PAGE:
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“To do that, we have been running a survey of all pledgers over the last few weeks. It closed on Friday and we have had around 4,700 responses. We are checking data, asking about matchday experience, ticketing issues, stadium experience. We want to take on board whatever is really important to them. From that, we are going to try to drive a fans’ forum – probably a room full of pledgers of diverse age, gender and ethnicity which we hope will be representative of the broader fanbase. That way we can gauge opinions and test ideas on anything relevant.

“I’m conscious that the Foundation board is all men, with the exception of one director. We are all middle-class professional guys of a certain vintage. That isn’t necessarily what you see in the stands every week. So we want to properly reflect what those people think and feel. We also want to build a network of volunteers. We don’t want to be limited to just those on the board and a few volunteers. There is so much more we can unleash by getting support from people who have time and energy to commit. We want to communicate better and reach out to pledgers by being more visible and responsive. There has been good feedback on that. People like Gary Locke and Robert Borthwick have offered to help us.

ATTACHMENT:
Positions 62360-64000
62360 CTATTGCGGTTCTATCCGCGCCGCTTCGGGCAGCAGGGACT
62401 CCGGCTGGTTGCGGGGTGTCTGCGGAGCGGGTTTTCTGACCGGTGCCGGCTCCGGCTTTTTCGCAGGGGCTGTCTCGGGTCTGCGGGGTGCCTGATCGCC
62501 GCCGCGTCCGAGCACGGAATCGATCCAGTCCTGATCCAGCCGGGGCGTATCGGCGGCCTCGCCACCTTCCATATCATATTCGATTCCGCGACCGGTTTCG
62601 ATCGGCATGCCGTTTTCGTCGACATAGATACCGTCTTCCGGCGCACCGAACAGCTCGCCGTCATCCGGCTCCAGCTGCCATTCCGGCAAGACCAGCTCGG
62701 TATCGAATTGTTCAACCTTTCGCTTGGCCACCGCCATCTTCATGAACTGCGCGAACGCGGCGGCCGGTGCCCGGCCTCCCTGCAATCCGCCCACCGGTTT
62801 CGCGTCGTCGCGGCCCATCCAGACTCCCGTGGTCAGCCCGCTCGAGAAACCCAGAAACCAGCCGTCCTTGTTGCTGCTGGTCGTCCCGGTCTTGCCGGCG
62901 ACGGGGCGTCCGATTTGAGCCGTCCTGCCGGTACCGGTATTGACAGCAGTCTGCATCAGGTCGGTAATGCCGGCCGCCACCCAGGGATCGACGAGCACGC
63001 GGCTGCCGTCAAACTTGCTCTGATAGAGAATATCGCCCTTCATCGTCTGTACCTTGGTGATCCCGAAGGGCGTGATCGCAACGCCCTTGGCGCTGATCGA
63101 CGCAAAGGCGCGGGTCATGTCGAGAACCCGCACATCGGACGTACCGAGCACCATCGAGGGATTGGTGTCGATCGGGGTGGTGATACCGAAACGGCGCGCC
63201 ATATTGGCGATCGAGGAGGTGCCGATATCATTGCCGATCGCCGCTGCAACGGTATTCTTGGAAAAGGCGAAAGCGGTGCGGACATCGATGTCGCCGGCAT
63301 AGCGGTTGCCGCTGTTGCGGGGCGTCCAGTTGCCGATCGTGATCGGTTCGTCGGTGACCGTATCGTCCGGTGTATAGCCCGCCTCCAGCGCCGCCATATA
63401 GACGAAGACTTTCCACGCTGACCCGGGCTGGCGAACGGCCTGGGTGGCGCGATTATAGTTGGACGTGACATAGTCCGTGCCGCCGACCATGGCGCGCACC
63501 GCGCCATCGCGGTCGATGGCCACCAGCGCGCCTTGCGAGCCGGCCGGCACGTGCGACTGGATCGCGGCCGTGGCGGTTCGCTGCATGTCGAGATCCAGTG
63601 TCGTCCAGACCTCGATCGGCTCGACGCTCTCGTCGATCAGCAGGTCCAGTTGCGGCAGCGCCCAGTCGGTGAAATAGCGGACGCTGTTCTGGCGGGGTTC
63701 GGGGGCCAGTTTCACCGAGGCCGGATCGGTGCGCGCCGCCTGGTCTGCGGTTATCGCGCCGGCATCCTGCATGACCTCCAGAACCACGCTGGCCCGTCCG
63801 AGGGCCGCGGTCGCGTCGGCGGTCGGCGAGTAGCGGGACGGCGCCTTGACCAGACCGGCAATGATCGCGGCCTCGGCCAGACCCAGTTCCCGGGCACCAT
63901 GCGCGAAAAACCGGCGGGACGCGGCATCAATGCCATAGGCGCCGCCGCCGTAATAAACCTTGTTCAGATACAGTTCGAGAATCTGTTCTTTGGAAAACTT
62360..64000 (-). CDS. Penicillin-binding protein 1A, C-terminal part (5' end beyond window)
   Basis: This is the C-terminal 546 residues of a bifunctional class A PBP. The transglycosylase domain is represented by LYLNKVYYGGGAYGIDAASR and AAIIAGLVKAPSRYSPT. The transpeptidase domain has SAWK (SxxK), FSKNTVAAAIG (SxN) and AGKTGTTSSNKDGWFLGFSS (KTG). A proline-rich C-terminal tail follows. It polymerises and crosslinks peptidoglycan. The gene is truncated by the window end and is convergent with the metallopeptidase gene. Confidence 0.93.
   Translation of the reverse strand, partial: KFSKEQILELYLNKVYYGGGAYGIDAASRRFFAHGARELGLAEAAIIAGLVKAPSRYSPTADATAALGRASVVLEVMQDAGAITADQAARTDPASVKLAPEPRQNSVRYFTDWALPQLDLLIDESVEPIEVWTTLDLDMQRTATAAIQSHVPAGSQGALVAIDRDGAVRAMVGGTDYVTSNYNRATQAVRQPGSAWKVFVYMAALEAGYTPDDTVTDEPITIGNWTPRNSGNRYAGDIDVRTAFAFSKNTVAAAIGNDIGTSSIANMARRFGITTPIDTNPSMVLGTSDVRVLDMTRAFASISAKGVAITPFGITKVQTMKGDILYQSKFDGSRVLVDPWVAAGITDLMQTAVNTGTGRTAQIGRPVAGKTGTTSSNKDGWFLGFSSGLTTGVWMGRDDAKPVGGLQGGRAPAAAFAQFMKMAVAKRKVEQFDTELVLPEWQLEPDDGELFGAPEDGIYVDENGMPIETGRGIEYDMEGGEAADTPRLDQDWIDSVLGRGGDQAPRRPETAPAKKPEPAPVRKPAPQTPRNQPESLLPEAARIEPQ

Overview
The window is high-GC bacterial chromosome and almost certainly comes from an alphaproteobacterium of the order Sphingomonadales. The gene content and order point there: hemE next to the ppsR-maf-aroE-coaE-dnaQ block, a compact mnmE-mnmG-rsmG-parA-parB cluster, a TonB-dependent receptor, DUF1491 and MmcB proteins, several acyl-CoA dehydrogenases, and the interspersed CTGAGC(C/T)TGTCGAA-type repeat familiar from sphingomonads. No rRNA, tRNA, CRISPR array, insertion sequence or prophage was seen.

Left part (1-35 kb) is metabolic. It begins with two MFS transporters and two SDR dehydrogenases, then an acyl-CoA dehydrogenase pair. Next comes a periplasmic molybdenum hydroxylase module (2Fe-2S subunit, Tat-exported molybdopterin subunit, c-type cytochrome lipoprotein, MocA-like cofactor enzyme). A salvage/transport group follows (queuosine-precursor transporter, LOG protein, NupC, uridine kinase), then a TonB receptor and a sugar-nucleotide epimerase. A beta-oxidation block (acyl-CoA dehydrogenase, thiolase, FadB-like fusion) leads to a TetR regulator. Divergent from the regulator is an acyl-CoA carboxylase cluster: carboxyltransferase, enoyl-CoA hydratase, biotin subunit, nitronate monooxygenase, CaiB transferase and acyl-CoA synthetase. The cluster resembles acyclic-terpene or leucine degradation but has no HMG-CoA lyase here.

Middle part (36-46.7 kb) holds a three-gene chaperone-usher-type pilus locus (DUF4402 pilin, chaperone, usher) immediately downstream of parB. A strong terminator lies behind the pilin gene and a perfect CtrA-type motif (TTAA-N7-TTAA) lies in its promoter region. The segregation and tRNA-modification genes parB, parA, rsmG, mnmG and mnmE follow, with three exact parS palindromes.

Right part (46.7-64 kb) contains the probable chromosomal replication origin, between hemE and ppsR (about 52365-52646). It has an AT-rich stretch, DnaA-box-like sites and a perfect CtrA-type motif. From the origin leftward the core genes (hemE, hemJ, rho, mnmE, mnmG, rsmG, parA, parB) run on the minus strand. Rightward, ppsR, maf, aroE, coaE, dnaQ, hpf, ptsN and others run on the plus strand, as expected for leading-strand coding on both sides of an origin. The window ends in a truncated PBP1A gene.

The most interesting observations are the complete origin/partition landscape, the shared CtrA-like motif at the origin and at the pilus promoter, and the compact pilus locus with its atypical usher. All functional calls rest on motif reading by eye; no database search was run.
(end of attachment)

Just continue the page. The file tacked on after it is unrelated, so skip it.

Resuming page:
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“Another thing we lack is a way to make kids feel immediately connected. We aren’t thinking kids should be a revenue source for FoH but we need a way for younger supporters to be part of the Foundation and feel like an owner – without putting money in. We need a relevant and meaningful kids’ pledge. Louise Strutt has been working really well on that. We want to make sure Foundation pledgers are not just an older group of fans who remember when the club nearly died. We also want a newer group who realise it’s about owning the club and committing to it.”